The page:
Community feels ignored on town centre plan

Community feels ignored on town centre plan

As a participant in the current debate about the plans for imminent changes to Camden's town centre, I can't help but reflect on the swift and secretive manner in which council's former, highly regarded general manager was dispatched by mayor Lara Symkowiak in November 2012, with the support of fellow Liberal councillors.

Residents and ratepayers were treated disdainfully when explanations for this costly exercise were sought and this has not been forgotten.

Trust was eroded and it has never been regained.

Now, while the council is asking us to trust that they've made the right decisions in relation to sweeping changes to Oxley and Argyle streets, councillors can hardly be surprised by a widespread feeling in the community that we're being patronised, underestimated and ignored.

Of course, our ultimate power will be exercised when we vote for a new council next year.

Sadly, that will be too late to avoid the blight on the landscape and traffic chaos that seems likely to follow the construction of a multi-decked car park in Oxley Street, among other "improvements".

Kay Scarlett, Camden

Traffic bypass option

Has having some traffic bypass Camden — so Argyle Street could be preserved — been considered?

This would save the jacarandas and there would be no need for lights.

They could continue Exeter Street around the back to the pool, showground and the tennis courts to make a main intersection at the Caltex Garage on Cawdor Road. This road could be closed during the Camden Show. A tree-lined street would shield the equestrian centre.

This would not take away business from the main street, it would take the trucks and traffic that are in a hurry out of town, and make it safer for shoppers and pedestrians.

Ray French, Razorback

Cheaper alternative

That old chestnut just keeps coming back. Here's a solution:

1. Three-hour parking in the CBD of Camden. Patrol it. Issue fines.

2. All-day parking at the showground. Pave/mark out more spaces. Employ security to patrol it.

All this would be much cheaper than a multi-decked car park. That long walk back into town from the show ground would do us all some good.

Phillip Dunshea, Camden

Speeding imperils others

Why is it that when the traffic on Narellan Road is bumper-to- bumper cars, and more so, buses insist on travelling down the emergency lane?

On Thursday, April 2 at 3.15pm I was stuck in traffic on Narellan Road with all three lanes blocked between Hartley Road and Tramway when I noticed a bus go past me in the emergency lane with his left blinker on.

At first I thought he was pulling over; however, he travelled the entire length from traffic light to traffic light stopping in the bus lane at Tramway to get across the intersection first.

All this was caught on my dashcam.

It's bad enough that most cars insist on speeding not 5km/h but at least 10km/h or more over the speed limit.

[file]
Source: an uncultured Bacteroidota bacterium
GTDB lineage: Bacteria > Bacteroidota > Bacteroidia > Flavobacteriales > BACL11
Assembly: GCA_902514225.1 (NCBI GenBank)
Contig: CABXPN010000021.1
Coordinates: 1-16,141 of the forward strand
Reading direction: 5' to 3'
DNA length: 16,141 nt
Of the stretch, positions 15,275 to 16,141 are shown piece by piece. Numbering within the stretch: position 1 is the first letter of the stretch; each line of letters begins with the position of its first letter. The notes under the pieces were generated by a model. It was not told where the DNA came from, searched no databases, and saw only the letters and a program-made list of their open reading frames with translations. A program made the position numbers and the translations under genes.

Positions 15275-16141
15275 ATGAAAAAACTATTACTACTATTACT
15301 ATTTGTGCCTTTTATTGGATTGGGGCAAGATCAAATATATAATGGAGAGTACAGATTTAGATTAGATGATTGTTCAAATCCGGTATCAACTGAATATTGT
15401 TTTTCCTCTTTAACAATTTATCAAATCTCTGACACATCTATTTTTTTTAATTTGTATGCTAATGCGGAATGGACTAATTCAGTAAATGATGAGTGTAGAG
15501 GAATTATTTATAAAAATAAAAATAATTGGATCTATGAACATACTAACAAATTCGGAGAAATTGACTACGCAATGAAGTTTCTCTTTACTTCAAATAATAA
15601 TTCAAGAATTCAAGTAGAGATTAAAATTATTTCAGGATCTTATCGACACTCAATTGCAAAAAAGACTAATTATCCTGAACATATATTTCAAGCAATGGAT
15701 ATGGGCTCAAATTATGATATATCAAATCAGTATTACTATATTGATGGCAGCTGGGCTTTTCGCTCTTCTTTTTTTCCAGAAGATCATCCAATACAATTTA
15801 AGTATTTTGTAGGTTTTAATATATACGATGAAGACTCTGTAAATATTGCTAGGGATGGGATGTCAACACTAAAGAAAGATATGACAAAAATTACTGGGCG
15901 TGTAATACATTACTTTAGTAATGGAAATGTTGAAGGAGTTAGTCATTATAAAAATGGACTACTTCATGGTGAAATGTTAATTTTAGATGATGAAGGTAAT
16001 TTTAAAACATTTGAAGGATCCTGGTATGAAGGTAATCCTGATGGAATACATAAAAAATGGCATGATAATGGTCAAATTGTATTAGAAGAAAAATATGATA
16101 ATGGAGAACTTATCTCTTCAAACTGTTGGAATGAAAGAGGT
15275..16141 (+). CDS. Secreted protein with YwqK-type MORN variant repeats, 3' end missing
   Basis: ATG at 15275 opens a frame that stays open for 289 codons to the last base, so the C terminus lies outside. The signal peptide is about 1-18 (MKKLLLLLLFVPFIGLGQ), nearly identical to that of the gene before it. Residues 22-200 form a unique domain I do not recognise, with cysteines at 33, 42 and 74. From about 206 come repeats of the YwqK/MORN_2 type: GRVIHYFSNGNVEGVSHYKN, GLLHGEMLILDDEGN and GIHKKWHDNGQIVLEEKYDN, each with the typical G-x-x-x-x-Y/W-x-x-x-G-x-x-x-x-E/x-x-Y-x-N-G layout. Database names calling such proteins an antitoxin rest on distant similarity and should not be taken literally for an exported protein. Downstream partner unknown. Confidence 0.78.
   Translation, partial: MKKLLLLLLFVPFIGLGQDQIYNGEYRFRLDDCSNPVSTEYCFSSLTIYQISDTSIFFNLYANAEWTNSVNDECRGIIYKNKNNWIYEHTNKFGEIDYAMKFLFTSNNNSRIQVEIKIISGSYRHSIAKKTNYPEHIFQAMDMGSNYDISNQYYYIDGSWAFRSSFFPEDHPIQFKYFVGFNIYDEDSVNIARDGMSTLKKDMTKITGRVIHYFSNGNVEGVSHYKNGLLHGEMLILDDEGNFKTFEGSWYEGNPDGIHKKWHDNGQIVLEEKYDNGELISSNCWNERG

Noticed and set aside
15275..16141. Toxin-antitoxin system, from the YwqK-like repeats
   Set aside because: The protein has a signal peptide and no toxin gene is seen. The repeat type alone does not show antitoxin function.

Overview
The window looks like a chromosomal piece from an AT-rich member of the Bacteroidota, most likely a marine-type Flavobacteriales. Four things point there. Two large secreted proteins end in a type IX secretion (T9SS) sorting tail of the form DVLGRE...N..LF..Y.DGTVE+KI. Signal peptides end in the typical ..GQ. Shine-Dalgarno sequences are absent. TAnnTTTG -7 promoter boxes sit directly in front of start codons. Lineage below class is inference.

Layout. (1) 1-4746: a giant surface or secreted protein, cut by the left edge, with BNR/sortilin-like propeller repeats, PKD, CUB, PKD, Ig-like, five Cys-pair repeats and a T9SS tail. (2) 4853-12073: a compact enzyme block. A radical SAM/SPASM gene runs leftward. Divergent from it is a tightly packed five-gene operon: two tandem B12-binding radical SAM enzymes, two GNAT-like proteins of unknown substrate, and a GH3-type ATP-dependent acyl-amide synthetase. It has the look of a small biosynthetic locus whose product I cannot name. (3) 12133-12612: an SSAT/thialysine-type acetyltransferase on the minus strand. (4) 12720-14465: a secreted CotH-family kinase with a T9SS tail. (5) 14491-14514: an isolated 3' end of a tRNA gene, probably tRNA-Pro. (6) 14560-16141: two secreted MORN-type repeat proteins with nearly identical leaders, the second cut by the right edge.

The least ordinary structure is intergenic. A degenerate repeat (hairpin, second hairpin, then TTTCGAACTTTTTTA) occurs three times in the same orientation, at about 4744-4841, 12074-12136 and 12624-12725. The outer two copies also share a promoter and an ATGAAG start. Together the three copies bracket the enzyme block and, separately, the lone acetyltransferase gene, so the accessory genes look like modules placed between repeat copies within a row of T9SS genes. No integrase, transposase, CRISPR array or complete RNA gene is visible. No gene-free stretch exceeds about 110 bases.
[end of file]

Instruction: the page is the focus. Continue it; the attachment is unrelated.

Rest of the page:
Why do we have these rules when it seems very few people obey them?

Are you really in that much of a hurry that you have to risk other lives as well as your own?

The problem is as soon as they see a police car they slow down then once out of sight they speed back up again.

When will people ever learn that you are not going to get there any faster than the person who is sticking to the speed limit?

Speeding in car parks and built-up areas is another issue which needs to be addressed; however, once again people do not seem to care until it is too late.

What is your hurry that you can't slow down and smell the roses?

So are we waiting for something serious to happen before we wake up?

It's only 10km/h in parking areas not 40km/h or more that you can't stop if someone walks out in front of you.

I know that people's mentality is not going to change and a lot would disagree with my opinions but when you have been involved in a car accident not being your fault then you tend to understand the massive change it can make to one's lifestyle.

Nigel Swanson, Narellan Vale

No check and balance

THERE have been some excellent rebuttals of Chris Patterson's deplorable attack on the Camden Community Alliance and Labor candidate Cindy Cagney.

I support most (though not all) of the alliance's concerns, especially in relation to the removal of the jacaranda trees.

I also happen to be the current Camden Labor branch secretary, but my concerns with the council's plans and aggressive behaviour are felt as a concerned resident.

Are my concerns any less important because I am of a different political persuasion than Chris (Patterson) and the council?

Unfortunately it has to be said that the current political dynamic in Camden prevents real democratic representation from occurring.

With Camden Council, a state MP and a federal MP all being from the Liberal Party, we have lost the democratic tension that allows communities' concerns to be heard.

Chris Patterson is unwilling to defend the community against the council or vice versa, because their decisions are all predetermined.

Therefore I implore all of you, the constituents of Camden, to no longer allow the Liberal council and politicians to take your vote for granted.

The next council election occurs in September 2016. Mark that in your diary as the day we return Camden Council to a true representative body, where no one party, even mine, dominates and dictates its ideology.

For anyone who may be keen to join the Camden Labor branch, either as a member or just a supporter, feel free to email me at

Damien Quinnell, Ellis Lane